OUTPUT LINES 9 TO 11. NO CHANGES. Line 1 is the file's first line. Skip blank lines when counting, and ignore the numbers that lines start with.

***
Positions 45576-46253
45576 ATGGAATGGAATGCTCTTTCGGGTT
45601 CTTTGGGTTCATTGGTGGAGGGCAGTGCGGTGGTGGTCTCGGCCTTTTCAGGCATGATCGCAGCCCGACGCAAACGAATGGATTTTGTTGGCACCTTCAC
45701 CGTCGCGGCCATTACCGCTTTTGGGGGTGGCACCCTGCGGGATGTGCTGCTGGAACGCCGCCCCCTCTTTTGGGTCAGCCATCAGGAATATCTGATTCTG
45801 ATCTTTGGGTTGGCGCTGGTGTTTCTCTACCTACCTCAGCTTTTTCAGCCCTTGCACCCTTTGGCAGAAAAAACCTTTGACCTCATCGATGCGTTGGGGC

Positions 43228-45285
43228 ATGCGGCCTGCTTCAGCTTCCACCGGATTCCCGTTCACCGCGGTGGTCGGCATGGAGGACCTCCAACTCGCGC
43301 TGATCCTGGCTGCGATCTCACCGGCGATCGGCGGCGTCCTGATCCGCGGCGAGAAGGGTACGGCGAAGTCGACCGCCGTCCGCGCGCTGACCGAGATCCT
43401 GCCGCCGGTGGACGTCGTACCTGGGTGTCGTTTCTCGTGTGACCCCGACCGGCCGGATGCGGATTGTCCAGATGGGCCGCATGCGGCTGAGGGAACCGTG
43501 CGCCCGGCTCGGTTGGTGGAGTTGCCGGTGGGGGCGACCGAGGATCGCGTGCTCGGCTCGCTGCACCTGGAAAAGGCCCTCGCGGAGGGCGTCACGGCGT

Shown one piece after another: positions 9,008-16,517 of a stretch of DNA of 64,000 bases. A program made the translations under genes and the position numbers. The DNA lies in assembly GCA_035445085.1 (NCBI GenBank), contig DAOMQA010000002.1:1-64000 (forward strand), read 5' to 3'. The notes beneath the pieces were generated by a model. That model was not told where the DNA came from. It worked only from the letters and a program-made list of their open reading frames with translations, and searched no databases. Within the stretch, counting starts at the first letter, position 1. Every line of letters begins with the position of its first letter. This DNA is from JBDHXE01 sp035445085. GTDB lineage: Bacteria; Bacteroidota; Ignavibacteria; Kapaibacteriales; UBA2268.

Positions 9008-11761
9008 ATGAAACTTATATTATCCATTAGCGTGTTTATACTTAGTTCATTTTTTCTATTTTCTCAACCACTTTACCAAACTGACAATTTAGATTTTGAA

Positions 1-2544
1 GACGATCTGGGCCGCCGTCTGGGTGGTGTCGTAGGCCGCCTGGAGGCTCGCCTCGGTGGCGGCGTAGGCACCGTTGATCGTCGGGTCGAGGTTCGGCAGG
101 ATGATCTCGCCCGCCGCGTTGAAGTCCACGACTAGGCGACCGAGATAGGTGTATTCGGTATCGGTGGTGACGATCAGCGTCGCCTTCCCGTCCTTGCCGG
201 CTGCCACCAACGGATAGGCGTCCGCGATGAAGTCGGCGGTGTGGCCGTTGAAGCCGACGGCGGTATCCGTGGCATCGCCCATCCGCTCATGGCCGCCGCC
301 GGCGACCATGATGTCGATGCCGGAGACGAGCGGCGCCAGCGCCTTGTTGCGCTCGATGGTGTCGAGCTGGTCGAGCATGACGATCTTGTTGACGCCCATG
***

43401 GCCGCCGGTGGACGTCGTACCTGGGTGTCGTTTCTCGTGTGACCCCGACCGGCCGGATGCGGATTGTCCAGATGGGCCGCATGCGGCTGAGGGAACCGTG
43501 CGCCCGGCTCGGTTGGTGGAGTTGCCGGTGGGGGCGACCGAGGATCGCGTGCTCGGCTCGCTGCACCTGGAAAAGGCCCTCGCGGAGGGCGTCACGGCGT

Shown one piece after another: positions 9,008-16,517 of a stretch of DNA of 64,000 bases. A program made the translations under genes and the position numbers. The DNA lies in assembly GCA_035445085.1 (NCBI GenBank), contig DAOMQA010000002.1:1-64000 (forward strand), read 5' to 3'. The notes beneath the pieces were generated by a model. That model was not told where the DNA came from. It worked only from the letters and a program-made list of their open reading frames with translations, and searched no databases. Within the stretch, counting starts at the first letter, position 1. Every line of letters begins with the position of its first letter. This DNA is from JBDHXE01 sp035445085. GTDB lineage: Bacteria; Bacteroidota; Ignavibacteria; Kapaibacteriales; UBA2268.